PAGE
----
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A federal judge on Thursday ordered the immediate reinstatement of seven Starbucks baristas in Memphis who were fired earlier this year after speaking to a local TV station about their union campaign, the National Labor Relations Board confirmed.
The National Labor Relations Board had filed an appeal against the layoff in Tennessee’s Western District, and Judge Sheryl H. Lipman agreed the workers should get their jobs back.
“I’m so happy with this result,” said Florentino Escobar, one of the fired Starbucks baristas. “This is another step in making Starbucks a better place.”
In the face of a fierce anti-union campaign led by Starbucks CEO Howard Schultz, the ruling marks a crucial victory for Starbucks’ unionization campaign, one of the most promising movements workers have seen in a generation.
Efforts to unionize at Starbucks have contributed to a significant surge in union registrations this year, including first-time union victories at Amazon, Trader Joe’s and Apple retail stores.
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Reggie Borges, a Starbucks spokeswoman, said the company respects the union process and will “negotiate in good faith” but would also appeal the verdict and seek a stay of the order, which could result in a pause in reinstatement pending review finished.
“We strongly disagree with the judge’s ruling in this case,” Borges said. “These individuals have violated numerous policies and failed to maintain a safe work environment and safety standards. Interest in a union does not absolve partners from following policies designed to protect partners, our customers and the communities we serve.”
Last week, Starbucks called on the NLRB to “immediately suspend all Starbucks absentee ballots statewide” after a whistleblower reported that NLRB employees in Kansas had interfered with the voting process.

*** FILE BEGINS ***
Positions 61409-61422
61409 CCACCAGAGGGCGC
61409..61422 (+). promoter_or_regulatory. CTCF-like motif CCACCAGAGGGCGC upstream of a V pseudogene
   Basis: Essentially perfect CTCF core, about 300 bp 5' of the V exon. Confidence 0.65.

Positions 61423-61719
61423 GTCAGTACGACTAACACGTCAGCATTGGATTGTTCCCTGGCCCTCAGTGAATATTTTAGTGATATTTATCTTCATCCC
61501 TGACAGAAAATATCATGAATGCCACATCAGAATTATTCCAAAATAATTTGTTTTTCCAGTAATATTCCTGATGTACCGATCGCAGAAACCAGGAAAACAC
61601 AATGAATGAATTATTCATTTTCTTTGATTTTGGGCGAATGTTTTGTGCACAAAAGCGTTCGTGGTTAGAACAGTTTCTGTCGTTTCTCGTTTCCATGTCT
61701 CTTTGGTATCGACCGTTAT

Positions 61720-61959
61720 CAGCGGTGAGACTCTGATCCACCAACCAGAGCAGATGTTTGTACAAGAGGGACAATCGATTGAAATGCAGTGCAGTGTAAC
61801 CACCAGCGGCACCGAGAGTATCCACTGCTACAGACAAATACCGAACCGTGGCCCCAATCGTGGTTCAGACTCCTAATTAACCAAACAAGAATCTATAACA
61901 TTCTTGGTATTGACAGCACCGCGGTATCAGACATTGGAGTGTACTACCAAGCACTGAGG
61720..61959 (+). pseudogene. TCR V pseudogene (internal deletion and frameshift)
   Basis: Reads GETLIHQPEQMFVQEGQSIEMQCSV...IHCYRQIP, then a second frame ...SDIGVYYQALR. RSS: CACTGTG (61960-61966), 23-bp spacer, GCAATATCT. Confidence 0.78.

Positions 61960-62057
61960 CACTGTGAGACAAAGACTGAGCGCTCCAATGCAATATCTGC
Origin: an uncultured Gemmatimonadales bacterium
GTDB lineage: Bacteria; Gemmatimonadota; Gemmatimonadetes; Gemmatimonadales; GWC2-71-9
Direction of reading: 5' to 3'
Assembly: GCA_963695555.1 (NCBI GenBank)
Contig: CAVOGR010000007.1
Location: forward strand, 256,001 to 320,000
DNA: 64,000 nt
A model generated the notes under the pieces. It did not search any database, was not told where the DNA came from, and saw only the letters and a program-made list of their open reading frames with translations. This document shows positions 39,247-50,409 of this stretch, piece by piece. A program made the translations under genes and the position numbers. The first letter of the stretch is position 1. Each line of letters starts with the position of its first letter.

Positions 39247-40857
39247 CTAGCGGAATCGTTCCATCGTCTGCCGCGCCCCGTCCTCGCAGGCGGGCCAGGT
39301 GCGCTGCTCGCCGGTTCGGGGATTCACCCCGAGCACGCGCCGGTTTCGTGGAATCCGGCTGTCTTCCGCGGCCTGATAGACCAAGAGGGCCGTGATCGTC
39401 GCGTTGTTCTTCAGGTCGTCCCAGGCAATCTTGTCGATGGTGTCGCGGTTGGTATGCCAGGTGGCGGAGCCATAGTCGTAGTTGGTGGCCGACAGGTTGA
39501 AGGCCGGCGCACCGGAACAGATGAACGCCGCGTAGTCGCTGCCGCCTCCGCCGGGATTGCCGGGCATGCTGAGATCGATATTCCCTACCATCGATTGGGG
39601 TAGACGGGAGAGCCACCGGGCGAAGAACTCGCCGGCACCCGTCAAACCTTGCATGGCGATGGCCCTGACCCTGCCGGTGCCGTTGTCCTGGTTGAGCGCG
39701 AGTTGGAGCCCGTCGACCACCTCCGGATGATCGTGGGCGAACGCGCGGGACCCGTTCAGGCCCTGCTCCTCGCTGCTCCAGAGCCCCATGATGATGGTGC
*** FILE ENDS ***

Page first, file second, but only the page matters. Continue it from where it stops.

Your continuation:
“Howard Schultz thought he could scare a nation of baristas by firing the Memphis organizing committee,” said Richard Bensinger, one of the lead organizers of the Starbucks Workers United campaign. “Fortunately, a federal judge ruled that Schultz is not above the law.”
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All seven fired baristas in Memphis voted to join Starbucks Workers United, which is part of Workers United. Five of them were on the organizing committee. The NLRB announced in June that workers at the Memphis store voted 11 to 3 to unionize.
More than 220 Starbucks stores have voted to unionize since last December. According to the NLRB, 47 stores voted against unionization.
Meanwhile, Starbucks has fired at least 75 union leaders and union baristas, according to Starbucks Workers United, which is having a chilling effect on new union election materials, the union said.
The NLRB has filed more than 19 complaints against Starbucks for violating workers’ union rights, according to the agency. The agency is also investigating more than 286 allegations of unfair labor practices, most of which are filed against Starbucks. Many include allegations that Starbucks illegally fired union organizers.
“Today’s decision by a federal court ordering Starbucks to reinstate the seven wrongly laid-off Starbucks workers in Memphis is a critical step in ensuring those workers and all Starbucks workers exercise their right to organize to improve their working conditions to improve and form a union, can exercise freely. NLRB General Counsel Jennifer Abruzzo said in a statement.